If there is one thread that weaves the aspects of my healing journey together into a unique form, it would be the flora.
Flora is a term to describe life of the plant kingdom. It is also the colloquial term for microbiotica. Both the plant kingdom and the microbiotica have brought me closer to healing my mind, body, and relationship with the macrocosm itself.
By healing with food, herbs, barks, fungi and flowers, I was able to overcome various microbial and fungal infections, parasites, and I found peace with debilitating chronic illness and autoimmune disease.
In a similar way, healing my Microbiome, working with fungi, and rewilding my gut also brought me to this same place within my body.
Through the symbiotic relationship between the flora and myself, I was able to find deep healing.
The flora has always had an embedded relationship with fauna (animal beings, like yourself). Humans and plants were not only able to breathe through their symbiotic relationship with plants (the exchange of carbon dioxide and oxygen of course), but also could thrive through means of gathering food, herbal medicine, and ceremony.
Early humans’ instinctual modes of small farming and gathering led to larger populations of plants. We are from the land. Plants became a reliable source of food, versus scarce meat and modern agriculture.
The Flora Benefit
Sometime after we became fully formed mammals, humans would eat various plants, and deposit their seeds while traveling— either nomadically or by means of surrounding habitats. We contributed to the full formation of the life cycle of plants. We still do this through land tending, gardens, and permaculture. As we relearn the ways of the old, we find our roots by relearning land tending from indigenous cultures around the world.
Some 200,000 years ago, humans began to use plants as medicine to aid in ingestion, wound healing, and in healing ceremonial practices. Through these practices, humans benefited. We used trees to sleep, plants in our homes to provide dopamine chemicals and oxygen, and to excite our eyes through color transmission; which led us to feel safe and supported by the hues of the flora.
Plants and people have a long and deep history of living symbiotically with one another. Long before extractions and using singular chemical constituents for medicine, we found the threads of healing through the flora.
Microbiotic Flora and Humans
The microbial flora has a similar journey with the fauna. However, for most of our human existence it was done through unseen eyes— a natural symbiotic relationship with animals and humans.
Today, thanks to a microscope, we can see these tiny beings and have become increasingly aware of their presence and relationship to both our health and environment.
However, much of how we have lived with microbes has changed— for the better and worse.
Germ theory changed how we viewed the world— including diseases and our bodies. Germ theory was introduced in 1861. In terms of all of human existence, this is a relatively short time. It introduced a modern war on germs, which certainly dominates the world of medicine today.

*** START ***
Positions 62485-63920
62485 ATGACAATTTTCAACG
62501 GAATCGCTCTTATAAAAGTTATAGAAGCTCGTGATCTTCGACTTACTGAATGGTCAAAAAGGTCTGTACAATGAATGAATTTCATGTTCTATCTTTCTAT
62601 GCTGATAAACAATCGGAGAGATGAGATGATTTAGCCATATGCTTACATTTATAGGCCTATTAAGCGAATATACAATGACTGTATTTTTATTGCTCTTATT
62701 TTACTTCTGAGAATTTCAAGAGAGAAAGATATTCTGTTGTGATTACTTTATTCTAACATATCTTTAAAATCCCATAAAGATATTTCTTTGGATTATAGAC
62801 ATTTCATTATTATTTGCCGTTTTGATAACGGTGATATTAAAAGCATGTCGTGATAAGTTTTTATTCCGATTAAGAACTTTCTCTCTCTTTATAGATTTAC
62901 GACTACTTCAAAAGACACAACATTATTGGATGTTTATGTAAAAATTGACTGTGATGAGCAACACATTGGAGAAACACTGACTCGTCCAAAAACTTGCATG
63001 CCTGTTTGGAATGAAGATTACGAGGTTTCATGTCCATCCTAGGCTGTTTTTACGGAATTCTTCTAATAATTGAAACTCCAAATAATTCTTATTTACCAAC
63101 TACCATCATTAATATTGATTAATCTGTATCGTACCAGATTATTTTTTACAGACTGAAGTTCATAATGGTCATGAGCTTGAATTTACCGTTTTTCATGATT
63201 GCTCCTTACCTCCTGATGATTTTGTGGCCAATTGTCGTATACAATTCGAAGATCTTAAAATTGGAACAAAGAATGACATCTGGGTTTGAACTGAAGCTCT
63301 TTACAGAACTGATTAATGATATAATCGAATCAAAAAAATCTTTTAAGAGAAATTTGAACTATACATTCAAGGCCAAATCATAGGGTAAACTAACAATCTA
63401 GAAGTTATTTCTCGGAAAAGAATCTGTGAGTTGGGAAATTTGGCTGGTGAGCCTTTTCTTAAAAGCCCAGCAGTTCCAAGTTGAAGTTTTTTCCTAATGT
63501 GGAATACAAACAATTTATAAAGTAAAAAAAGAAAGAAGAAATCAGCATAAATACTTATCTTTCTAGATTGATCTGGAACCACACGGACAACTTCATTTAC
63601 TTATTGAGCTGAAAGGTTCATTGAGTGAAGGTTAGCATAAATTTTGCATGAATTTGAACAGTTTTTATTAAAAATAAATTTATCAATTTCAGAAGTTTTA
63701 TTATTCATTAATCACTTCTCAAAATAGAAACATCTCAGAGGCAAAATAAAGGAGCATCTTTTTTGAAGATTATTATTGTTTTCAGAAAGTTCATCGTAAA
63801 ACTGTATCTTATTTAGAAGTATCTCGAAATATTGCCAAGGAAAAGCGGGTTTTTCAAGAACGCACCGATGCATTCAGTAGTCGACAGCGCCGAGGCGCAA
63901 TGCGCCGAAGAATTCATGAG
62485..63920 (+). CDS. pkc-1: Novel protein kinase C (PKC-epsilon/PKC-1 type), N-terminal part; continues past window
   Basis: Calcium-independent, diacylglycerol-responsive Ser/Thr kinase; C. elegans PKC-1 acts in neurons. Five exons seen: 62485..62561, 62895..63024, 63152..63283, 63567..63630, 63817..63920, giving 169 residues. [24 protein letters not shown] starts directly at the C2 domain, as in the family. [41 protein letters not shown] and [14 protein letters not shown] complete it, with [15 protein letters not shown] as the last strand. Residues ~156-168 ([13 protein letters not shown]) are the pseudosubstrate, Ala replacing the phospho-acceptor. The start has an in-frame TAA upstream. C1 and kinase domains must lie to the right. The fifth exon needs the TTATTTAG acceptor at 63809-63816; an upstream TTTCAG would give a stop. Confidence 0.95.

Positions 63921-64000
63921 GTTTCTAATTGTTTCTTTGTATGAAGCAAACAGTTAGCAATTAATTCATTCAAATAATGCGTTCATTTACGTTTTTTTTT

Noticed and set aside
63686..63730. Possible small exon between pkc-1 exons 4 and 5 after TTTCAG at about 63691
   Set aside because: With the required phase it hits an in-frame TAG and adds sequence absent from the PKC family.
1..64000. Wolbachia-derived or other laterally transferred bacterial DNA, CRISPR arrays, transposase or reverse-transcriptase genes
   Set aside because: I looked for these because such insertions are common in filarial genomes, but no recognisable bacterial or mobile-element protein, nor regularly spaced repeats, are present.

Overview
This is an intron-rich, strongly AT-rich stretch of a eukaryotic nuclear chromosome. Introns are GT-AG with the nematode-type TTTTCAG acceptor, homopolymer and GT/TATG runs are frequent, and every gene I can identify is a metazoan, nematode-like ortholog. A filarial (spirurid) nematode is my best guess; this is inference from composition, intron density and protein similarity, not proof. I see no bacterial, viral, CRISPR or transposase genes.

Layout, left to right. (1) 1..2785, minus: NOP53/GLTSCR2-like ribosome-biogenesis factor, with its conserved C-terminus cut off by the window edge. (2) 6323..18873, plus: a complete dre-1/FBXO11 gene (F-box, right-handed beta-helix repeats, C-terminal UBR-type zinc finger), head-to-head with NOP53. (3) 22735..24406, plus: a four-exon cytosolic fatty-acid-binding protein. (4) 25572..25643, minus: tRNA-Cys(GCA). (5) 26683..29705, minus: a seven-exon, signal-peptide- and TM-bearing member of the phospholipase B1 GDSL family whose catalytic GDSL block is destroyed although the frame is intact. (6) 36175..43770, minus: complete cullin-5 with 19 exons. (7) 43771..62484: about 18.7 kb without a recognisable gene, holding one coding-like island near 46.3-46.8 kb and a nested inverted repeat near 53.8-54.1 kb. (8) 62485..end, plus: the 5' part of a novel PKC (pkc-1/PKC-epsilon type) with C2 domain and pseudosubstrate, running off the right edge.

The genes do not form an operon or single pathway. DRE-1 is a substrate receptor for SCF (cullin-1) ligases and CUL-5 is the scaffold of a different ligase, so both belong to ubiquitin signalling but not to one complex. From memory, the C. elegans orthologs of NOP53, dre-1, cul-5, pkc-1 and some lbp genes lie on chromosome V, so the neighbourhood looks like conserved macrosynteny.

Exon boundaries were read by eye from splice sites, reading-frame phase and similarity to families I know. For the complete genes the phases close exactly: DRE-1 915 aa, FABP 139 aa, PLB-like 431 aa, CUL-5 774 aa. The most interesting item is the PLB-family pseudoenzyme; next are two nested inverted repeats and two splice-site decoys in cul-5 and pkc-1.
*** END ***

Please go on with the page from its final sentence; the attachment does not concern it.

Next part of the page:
With this change, we have forgotten that some bacteria work for us— not against us.
Humans have about 5 pounds of bacteria in their bodies (that’s about the size of your brain). We house bacteria in our appendix. The appendix acts as a storage facility for our bodies. This relationship with our appendix greatly affects our health, as bacteria influences our health as well.
Bacteria functions as if it is a part of your body. However, it is intricately different. Bacteria has a symbiotic relationship with you. When you eat, the bacteria feasts on sugars, and by doing so, breaks down your food so the rest of your digestion and bodily functions can progress as normal.
Furthermore, bacteria play a vital role in your immunity. They help determine foreign invaders in the body to keep it in balance (for their own colonies and for you). They determine what is self (your bacteria in your body) or non-self (a forgiven invader).
This discovery of our relationship with bacteria opens doorways to new research on bacteria and autoimmune diseases. Bacteria play a role in monitoring inflammation, digestive disorders, the nervous system, and skin health. With chronic illness on the rise, it is impossible not to look to the microbial flora for answers.
This mutual relationship has been a benchmark for vital human health, and as we learn more about our relationship to these microbes, we can see how we can cultivate a holistic relationship with them like our ancestors once did— no microscopes needed. However, there must be a balance between holistic practice and other medical protocols.
Working with Nature
The flora and its relationships with plants and bacteria is something that will always be fascinating to me. It has truly become the biggest player within my health journey and encapsulates the true foundations of my work and practice.
To work with nature, we must look to these relationships within the natural world. Where is our balance? Is there more to this story? What elements of nature bring me to holistic and vital health? What did my ancestors do?
These are the questions I always ask myself. The answers have brought me closer to nature by not only questioning the modern health narrative, but have also brought me into harmony with nature itself.
We are not separate from nature, we are of nature. It is the elements of nature that bring us closer to healing and wellness.
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